Glossary of Terms
Crop - A short whip used in horseback riding, used only as an aid to re-enforce the rider's leg.
Diagonals - The correct posting, up/down motion, of the rider in sequence with diagonal movement of the horse's legs at the trot.
Equitation - Refers to a class of English riding in which the rider is judged on maintaing correct riding position and controling the horse.
Equitation / Horsemanship - In competitions, this indicates that the riders are being judged on their ability to control and show the horse while maintaining the correct riding position.
Figure Eight - Two circles connected by a change of direction, most often seen in reing patterns.
Gait - Thee ways, canter/lope, trot/jog, or walk, by which a horse can move by lifting the feet in different order or rhythm
Halt - The command for stop.
Horsemanship - Refers to a class of Western riding in which the rider is judged on maintaining correct position and controlling the horse in a pattern.
Hunt Seat - The category of equitation English riders compete in, whose foundation lies in jumping and riding across country, such as foxhunting.
Irons - The English stirrups used in riding.
Leads - They are determined at the canter/lope by which front foot is leading. Correct leads have the inside foreleg reaching furthest.
Lead Change - Done at the canter/lope to change which front foot is leading.
Natural Aids - Subtle or imperceptible body signals from the seat, legs, hands, and voice are allowed to communicate commands to the horse and in addition exaggerated shifting of the rider's weight is not desirable. The resulting performance shown by the horse is not to be considered more important then the methods used by the rider in obtaining them.
On the Rail - Both riding disciplines compete in this manner, in which the riders enter the show arena and show collectively at all required gaits on command form the judge.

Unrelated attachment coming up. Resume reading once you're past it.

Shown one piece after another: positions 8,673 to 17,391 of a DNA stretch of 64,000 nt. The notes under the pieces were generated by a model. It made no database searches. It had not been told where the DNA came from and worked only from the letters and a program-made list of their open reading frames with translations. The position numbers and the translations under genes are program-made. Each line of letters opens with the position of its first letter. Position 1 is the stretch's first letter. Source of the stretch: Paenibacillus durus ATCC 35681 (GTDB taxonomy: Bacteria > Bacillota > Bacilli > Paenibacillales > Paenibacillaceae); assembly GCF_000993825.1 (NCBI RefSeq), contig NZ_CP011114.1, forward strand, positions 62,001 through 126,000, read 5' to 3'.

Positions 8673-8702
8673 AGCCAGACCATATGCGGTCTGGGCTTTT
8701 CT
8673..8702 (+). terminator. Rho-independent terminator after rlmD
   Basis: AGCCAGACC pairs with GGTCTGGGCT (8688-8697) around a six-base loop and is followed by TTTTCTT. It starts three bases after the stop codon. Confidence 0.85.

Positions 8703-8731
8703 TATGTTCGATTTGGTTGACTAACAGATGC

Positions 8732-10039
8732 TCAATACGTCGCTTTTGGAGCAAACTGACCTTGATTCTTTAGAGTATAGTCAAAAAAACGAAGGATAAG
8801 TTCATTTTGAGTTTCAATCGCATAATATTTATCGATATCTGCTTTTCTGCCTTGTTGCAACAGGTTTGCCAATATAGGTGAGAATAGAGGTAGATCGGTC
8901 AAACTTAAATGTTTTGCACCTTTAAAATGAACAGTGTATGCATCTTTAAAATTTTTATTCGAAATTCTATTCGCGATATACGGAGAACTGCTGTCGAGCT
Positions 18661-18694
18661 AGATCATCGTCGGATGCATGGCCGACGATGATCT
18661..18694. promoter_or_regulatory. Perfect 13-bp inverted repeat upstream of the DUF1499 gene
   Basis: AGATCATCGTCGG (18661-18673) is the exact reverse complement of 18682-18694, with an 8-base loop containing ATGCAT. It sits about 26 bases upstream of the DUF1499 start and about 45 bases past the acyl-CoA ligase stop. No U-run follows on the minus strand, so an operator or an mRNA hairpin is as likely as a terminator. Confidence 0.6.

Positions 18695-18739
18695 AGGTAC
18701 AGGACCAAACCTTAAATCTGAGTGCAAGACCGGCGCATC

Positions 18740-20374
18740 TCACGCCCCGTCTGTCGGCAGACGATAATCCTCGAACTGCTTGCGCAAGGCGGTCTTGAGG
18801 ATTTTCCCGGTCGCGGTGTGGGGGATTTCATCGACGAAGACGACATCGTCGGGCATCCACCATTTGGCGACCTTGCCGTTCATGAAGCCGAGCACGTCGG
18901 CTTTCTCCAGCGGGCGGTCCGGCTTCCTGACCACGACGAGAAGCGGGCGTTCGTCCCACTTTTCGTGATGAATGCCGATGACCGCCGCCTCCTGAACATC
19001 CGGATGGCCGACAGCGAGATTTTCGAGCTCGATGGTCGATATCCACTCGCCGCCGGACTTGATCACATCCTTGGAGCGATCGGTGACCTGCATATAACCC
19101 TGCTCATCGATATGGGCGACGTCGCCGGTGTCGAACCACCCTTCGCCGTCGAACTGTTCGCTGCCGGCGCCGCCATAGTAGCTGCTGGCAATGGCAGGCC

Reining - For these classes, the most advanced Western riders perform an individual, pre-assigned pattern from memory, demonstrating a variety of stops, turns and figures in various speeds. The emphasis is on the technical application of natural aids and the rider's ability to show unfamiliar horses.
Roll back - A turn performed in equitation over fences class to show control of the horse and rider's ability to maintain a position throughout a turn. A tight turn performed between two fences. In Western reining, a rollback is a 180 degree pivot with speed after a halt.
Schooling - Practice time before the classes, is not allowed for intercollegiate competitors.
Sliding Stop- A smooth stop from thelope, in which the horse is supposed to balance on its back feet while the front feet continue to move.
Stock Seat - The common Western division, where the goal of the rider is to maneuver the horse through a herd of livestock she wishes to rope, move or control.
Striding - A single coordinated movement of the four legs of a horse or other animal, completed when the legs return to their initial relative position. In the hunt seat fence classes, proper striding between two jumps in a line is required. Ex: If you need to have six strides down the diagonal line and five strides on the outside line.
Tack - The equipment worn by the horse (saddle, briddle, etc.)
Two-Point Position- Performed in practice to learn the proper leg position, balance, strength. The position is done on the flat and requires the body to be positioned forward just out of the saddle. This is teh forward position used over fence.
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